MORON OF THE MONTH AWARD
What happened to you?
Your vocabulary is awesome, your logic – not so much.
Your life and situation is a reflection of your irreverence.
I pray you can get yourself back on track.
Ronald C Markham
Amway Global Service Consultant
Global Service Plus Group
7575 Fulton St E
Ada MI 49355-0001
Mail stop 31-1H
Global Cell Phone 1-616-914-3778
Editor’s Note: The fact that he works for Amway explains his general stupidity. Love the semi-colons though.
Subject: I am not hater
My name is Randy [withheld] and I am 13 years old. I did not read all of your web pages and I want you to know that we Christians love you even though you do not know God. I am sorry if someone hurt you or forced you to believe in the past because that is not what Christianity is about. I hope that you will come to Him some day soon. God loves you and wants you to be saved. He will never deny you this blessing if you ask for it in His name. I will ask my church youth group to pray for you. God bless you Mr. Bastard!
Editor’s Note: My response is shown below in colored italics.
Subject: James D. Newman
Hey, Mr. Bastard (I can’t tell whether that’s rude or not – total mind fuck)
I want to start this on a happy note. I came across your site a couple of hours ago, accidentally, after spending hours reading autocorrect fails. One had a mistake saying “Christian mindfuck.com” and I felt the need to see if any such thing could exist. Google was more than happy to present me with you – wonderful!
I agree with the majority of what I’ve read so far, though that’s mostly through entertainment. I am, however, the argumentative type and I can’t really help myself but point out a slight fault you made in your response to James D. Newman. So here goes:
I completely understand and agree that it’s unfair of him to have put words in your mouth, and it’s definitely unfair if he has misquoted you. You seem to have missed the point he was actually driving at, though.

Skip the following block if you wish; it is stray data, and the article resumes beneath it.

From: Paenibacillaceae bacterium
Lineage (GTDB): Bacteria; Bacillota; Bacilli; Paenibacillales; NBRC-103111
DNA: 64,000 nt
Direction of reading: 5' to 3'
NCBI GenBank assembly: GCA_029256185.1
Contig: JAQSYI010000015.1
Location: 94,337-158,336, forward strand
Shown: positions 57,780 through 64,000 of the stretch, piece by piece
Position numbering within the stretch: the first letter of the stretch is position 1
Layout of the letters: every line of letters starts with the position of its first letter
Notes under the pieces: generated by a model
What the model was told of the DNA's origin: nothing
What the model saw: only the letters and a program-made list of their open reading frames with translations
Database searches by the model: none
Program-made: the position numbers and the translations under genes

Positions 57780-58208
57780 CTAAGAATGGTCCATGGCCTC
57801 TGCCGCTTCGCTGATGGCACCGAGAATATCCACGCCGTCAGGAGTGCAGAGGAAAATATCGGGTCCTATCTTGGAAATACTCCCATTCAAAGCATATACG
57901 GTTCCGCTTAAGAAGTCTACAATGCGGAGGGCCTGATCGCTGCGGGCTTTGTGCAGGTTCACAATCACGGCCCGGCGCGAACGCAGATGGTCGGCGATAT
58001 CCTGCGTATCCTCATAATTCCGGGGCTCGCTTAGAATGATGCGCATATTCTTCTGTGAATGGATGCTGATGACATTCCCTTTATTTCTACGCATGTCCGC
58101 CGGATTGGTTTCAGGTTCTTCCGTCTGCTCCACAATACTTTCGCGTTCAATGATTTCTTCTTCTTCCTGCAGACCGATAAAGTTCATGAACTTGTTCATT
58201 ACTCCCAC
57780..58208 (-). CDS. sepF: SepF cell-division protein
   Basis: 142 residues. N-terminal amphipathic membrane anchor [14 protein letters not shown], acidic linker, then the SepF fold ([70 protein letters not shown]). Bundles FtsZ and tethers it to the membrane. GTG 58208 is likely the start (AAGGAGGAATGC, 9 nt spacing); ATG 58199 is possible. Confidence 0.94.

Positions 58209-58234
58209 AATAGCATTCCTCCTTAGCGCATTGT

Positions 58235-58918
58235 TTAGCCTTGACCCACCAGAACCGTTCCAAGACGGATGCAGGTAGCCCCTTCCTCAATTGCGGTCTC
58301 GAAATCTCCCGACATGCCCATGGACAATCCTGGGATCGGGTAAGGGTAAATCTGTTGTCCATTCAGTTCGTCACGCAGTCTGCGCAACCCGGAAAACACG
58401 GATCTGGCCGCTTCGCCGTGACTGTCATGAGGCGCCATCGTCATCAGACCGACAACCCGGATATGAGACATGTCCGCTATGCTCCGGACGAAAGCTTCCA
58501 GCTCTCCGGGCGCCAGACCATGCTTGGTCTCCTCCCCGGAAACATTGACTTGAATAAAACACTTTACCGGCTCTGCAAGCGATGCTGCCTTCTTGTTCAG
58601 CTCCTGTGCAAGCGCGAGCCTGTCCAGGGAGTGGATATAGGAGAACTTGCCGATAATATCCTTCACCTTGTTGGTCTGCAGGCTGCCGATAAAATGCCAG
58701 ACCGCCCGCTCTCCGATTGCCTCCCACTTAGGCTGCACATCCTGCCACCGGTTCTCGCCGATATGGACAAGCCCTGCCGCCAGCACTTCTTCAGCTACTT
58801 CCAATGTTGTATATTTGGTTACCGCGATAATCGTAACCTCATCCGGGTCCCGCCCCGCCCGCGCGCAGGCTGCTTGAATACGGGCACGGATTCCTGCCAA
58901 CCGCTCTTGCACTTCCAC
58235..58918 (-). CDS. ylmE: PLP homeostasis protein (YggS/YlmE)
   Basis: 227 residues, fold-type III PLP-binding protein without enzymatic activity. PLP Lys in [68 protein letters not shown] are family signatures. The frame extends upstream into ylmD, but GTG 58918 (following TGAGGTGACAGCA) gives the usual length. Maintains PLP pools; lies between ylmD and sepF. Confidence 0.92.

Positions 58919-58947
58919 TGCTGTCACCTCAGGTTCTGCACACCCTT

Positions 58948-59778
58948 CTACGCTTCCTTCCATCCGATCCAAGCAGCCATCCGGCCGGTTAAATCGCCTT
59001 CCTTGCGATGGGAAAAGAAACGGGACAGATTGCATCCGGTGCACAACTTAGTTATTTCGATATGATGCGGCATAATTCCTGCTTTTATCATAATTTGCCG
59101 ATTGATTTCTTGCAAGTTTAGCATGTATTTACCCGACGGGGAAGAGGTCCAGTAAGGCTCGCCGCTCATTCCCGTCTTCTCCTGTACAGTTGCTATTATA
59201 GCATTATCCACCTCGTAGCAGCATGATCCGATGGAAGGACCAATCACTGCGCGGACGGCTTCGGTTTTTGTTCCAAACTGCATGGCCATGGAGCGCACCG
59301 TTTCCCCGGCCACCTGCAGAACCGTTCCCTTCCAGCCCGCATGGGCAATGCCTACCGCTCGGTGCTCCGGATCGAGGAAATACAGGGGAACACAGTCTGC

Not really. The thing he was driving at wasn’t terribly relevant beyond this: I attacked the weakness of Christians [not people], and he took offense. His entire mention of me was a knee-jerk defense mechanism. Regardless, as you noticed, he quoted me WAY out of context solely to back up his point. It was as close to a straw man as one can get.
It’s not easy to get a clear understanding of his point since it’s such a small segment and he took quotes from you completely out of context, but it seems to me that his point was: it doesn’t matter where one gains strength. It shouldn’t be up to you to determine where one should “lean” in order to deal with their life. To say it’s okay for someone to search within themselves but not okay to use an outside source is simply ridiculous. I’m an atheist and freely admit that there are some things I simply cannot deal with on my own. I wouldn’t turn to a god, but that isn’t the only external source available.
You may have missed what I wrote: “Yes Jamie, it is perfectly human to be weak, but in no way does that mean that if you’re not weak that you’re going against what’s natural or human. Also know that my commentary was not just about strength (or the Christian lack thereof) but also about resilience – the kind of emotional resilience that atheists have to a far greater extent than their theistic counterparts.”